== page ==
Wednesday, October 8, 2008

Obama, McCain, and Ukraine

This morning I woke up very early: to watch a second presidential debate between Barack Obama and John McCain at 4 AM by Kiev time. Presidential candidates started with economic crisis and domestic politics. In this boring discussion Obama looked more self-confident and sounded more clear and knowing-how. That’s good for his rating, but it was not a point of my almost sleepless night. I was waiting for foreign block of a discussion. It was worth of waiting.

Usually Ukraine never becomes a significant topic of the debates of American presidential race. Today (yesterday – for USA) this rule was broken. Accompanied by Georgia, Ukraine became a part of the discussion of Obama and McCain. And I can say that in the knowledge of the topic McCain is much more stronger than his opponent. Knowing better, doing better?

Giving an answer to the question concerning a possibility of starting another Cold War (obviously with Russia), McCain said the following:
“I think that we're not going to have another Cold War with Russia. But Russia's behavior is certainly outside the norms of behavior that we would expect for nations which are very wealthy, as Russia has become, because of their petro dollars. Now, long ago, I warned about Vladimir Putin. I said: I looked into his eyes and saw three letters - K G B... He has exhibited most aggressive behavior, obviously, in Georgia. I said before, watch Ukraine. Ukraine, right now, is in the sights of Vladimir Putin, those that want to reassemble the old Soviet Union.
We've got to show moral support for Georgia. We've got to show moral support for Ukraine. We've got to advocate for their membership in NATO. We have to make the Russians understand that there are penalties for these this kind of behavior, this kind of naked aggression into Georgia, a tiny country and a tiny democracy".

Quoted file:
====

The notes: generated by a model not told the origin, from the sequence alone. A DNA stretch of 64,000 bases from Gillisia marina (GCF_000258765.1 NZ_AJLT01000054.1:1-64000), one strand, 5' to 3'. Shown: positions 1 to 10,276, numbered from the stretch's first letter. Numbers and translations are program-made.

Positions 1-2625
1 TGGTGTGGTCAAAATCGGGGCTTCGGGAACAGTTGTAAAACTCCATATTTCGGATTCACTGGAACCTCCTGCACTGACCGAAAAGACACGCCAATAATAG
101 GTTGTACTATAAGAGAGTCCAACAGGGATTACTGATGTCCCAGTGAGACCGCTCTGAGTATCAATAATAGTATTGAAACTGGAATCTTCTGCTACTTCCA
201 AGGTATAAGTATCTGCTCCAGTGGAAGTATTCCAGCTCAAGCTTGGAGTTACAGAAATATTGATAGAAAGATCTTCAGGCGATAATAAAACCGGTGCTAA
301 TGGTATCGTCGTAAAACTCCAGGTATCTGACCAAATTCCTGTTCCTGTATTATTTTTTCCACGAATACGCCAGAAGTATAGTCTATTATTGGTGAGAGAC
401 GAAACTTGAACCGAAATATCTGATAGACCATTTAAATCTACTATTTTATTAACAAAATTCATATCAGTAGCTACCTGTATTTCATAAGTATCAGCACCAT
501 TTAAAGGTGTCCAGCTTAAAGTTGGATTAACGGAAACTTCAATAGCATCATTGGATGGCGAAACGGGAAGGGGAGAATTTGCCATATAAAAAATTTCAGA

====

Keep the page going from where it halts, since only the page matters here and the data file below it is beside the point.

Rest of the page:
Barack Obama showed much less knowledge about post-soviet region. He declared that Russia should be one of the central issues of the US presidency. But as I could notice Mr. Obama have no real interest in post-soviet developments. Talking about post-soviet countries and satellites, which should become a priority for American help to develop the economies, he mentioned only three states – actually members of the European Union:
“I agree with Sen. McCain on many of the steps that have to be taken. But we can't just provide moral support. We've got to provide moral support to the Poles and Estonia and Latvia and all of the nations that were former Soviet satellites. We've also got to provide them with financial and concrete assistance to help rebuild their economies. Georgia in particular is now on the brink of enormous economic challenges. And some say that that's what Putin intended in the first place”.

In the same style Barack Obama gave an explanation of the situation in Georgia:
“Back in April, I put out a statement saying that the situation in Georgia was unsustainable because you had Russian peacekeepers in these territories that were under dispute. And you knew that if the Russians themselves were trying to obtain some of these territories or push back against Georgia, that that was not a stable situation. So part of the job of the next commander-in-chief, in keeping all of you safe, is making sure that we can see some of the 21st Century challenges and anticipate them before they happen”.

But the very last point of Mr. Obama have hit me directly in the heart. He proposed American citizens to fight Russia by… reducing the energy consumption:
“And one last point I want to make about Russia. Energy is going to be key in dealing with Russia. If we can reduce our energy consumption, that reduces the amount of petro dollars that they have to make mischief around the world. That will strengthen us and weaken them when it comes to issues like Georgia”.

The follow-by comment of McCain sounded much more promising as for Ukraine:
“Obviously energy is going to be a big, big factor. And Georgia and Ukraine are both major gateways of energy into Europe. And that's one of the reasons why it's in our interest. But the Russians, I think we can deal with them but they've got to understand that they're facing a very firm and determined United States of America that will defend our interests and that of other countries in the world”.

All I can say is that I hope that if Barack Obama become the President of United States, he will manage to find professional foreign politics counsellors to work with him in the White House.

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